The yield region of the force-elongation curve is also sensitive to humidity. The yield region is associated with the transformation of the alpha helical segments of the microfibrillars into beta-sheets.
Beyond 30% elongation the fiber stiffens. In this range, considerably more force must be applied to complete the alpha-beta transformation and to overcome covalent keratin bonds, which are ruptured, leading to breakage of the fiber.
Analysis of the load-elongation or stress-strain curve from a tensile test of fibers, mainly in the yield region, has been the method of choice for assessing damage to keratin fibers. Over the years, several parameters derived from the curve have been employed, with the 20% index being the most commonly used. This index is a ratio of the work required to elongate the fiber by 20% of its original length, after the fiber has been damaged, to the work required to elongate the fiber by 20% before damage. Other investigators have used a 15% index or a 30% index. Any point falling within the yield region may be selected as an index. The advantage of using an index in the yield region, is that the force is relatively constant. Therefore, moderate differences in measurements of fiber elongation do not result in significant variations in the measured force.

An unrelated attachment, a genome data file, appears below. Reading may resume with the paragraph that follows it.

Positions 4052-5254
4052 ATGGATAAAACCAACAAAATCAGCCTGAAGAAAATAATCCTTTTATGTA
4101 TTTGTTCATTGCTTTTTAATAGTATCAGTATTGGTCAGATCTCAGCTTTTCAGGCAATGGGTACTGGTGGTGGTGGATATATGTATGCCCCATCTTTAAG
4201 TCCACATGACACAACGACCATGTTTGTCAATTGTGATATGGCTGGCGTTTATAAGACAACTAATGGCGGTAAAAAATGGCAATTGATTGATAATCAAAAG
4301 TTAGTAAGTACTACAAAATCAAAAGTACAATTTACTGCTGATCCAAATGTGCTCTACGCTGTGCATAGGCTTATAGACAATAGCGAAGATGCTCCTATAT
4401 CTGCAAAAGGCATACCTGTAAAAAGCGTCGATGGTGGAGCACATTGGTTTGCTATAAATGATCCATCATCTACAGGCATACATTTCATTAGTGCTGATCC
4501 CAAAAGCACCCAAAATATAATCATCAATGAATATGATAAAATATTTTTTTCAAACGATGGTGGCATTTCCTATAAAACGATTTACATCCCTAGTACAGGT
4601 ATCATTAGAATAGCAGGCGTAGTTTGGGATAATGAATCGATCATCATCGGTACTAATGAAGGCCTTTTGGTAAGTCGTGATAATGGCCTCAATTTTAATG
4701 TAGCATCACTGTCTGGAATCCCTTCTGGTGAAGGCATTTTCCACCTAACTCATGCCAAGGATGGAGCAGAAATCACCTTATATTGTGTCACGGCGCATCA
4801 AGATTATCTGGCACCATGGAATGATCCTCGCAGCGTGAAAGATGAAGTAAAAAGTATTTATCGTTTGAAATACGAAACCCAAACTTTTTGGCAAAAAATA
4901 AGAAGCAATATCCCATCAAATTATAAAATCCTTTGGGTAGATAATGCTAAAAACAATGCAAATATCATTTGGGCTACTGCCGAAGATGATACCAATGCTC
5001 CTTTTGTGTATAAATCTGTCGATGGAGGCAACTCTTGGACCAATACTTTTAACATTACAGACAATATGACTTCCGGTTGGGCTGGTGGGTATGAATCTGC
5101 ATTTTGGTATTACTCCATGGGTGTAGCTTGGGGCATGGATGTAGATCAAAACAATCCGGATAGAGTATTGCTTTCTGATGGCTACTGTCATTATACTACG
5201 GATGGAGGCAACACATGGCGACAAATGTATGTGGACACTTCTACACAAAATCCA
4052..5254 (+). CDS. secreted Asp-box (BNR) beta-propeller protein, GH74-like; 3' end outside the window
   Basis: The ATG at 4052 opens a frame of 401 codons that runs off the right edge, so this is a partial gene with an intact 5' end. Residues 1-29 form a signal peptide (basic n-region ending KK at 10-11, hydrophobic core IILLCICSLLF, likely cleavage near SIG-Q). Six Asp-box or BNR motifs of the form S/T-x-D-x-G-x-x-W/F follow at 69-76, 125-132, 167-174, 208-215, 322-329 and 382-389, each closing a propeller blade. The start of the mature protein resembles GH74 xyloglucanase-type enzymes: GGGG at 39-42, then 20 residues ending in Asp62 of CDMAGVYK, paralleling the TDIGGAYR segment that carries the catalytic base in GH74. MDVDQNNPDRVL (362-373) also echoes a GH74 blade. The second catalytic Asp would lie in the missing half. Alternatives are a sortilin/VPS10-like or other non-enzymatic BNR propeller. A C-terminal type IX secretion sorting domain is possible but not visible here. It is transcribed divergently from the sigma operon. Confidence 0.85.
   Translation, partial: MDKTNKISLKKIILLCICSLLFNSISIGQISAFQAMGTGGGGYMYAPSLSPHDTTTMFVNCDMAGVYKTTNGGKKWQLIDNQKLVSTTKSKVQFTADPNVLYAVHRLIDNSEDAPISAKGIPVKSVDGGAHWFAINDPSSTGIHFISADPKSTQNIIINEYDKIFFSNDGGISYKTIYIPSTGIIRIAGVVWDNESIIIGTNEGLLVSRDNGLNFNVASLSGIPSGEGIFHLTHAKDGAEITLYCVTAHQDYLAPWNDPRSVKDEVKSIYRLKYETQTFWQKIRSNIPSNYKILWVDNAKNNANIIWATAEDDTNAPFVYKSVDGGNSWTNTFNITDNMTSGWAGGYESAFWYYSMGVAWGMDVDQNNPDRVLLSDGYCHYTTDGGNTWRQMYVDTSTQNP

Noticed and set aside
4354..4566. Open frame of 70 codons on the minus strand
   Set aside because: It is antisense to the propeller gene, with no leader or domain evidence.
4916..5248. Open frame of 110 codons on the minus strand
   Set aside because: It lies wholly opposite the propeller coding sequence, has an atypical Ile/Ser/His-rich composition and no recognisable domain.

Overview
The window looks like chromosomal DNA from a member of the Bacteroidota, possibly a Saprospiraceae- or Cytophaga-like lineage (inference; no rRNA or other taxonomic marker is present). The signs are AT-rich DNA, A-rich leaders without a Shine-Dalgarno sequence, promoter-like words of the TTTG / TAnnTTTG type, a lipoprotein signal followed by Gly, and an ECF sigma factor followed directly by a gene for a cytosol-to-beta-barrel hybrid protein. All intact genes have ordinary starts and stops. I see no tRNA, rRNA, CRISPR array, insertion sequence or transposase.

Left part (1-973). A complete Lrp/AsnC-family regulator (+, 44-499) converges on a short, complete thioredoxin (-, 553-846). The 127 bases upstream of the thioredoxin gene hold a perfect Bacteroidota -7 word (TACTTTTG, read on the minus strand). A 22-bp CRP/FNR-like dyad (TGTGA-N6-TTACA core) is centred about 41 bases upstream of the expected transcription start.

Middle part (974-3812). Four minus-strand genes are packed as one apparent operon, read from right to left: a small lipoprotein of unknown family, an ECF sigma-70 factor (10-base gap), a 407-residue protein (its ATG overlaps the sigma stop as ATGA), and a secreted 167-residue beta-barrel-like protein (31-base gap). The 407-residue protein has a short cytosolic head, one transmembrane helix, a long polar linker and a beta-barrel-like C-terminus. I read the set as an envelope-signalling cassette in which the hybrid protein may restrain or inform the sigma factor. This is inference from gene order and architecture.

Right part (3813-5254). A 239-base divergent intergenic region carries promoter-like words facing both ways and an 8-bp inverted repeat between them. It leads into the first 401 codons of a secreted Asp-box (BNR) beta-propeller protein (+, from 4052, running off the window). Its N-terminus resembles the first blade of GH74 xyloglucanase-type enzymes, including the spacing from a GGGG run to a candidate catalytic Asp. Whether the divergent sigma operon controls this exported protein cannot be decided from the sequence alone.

A disadvantage of any of these indexes, however, is the force at any point on the force-elongation curve is directly proportional to the diameter of the fiber. For example, oriental hair, generally being coarser, requires more force to stretch it, than does caucasian or negroid hair. Keratin fibers vary greatly in diameter even when taken from a single source. Human hair diameter can vary by as much as 100% on the same head.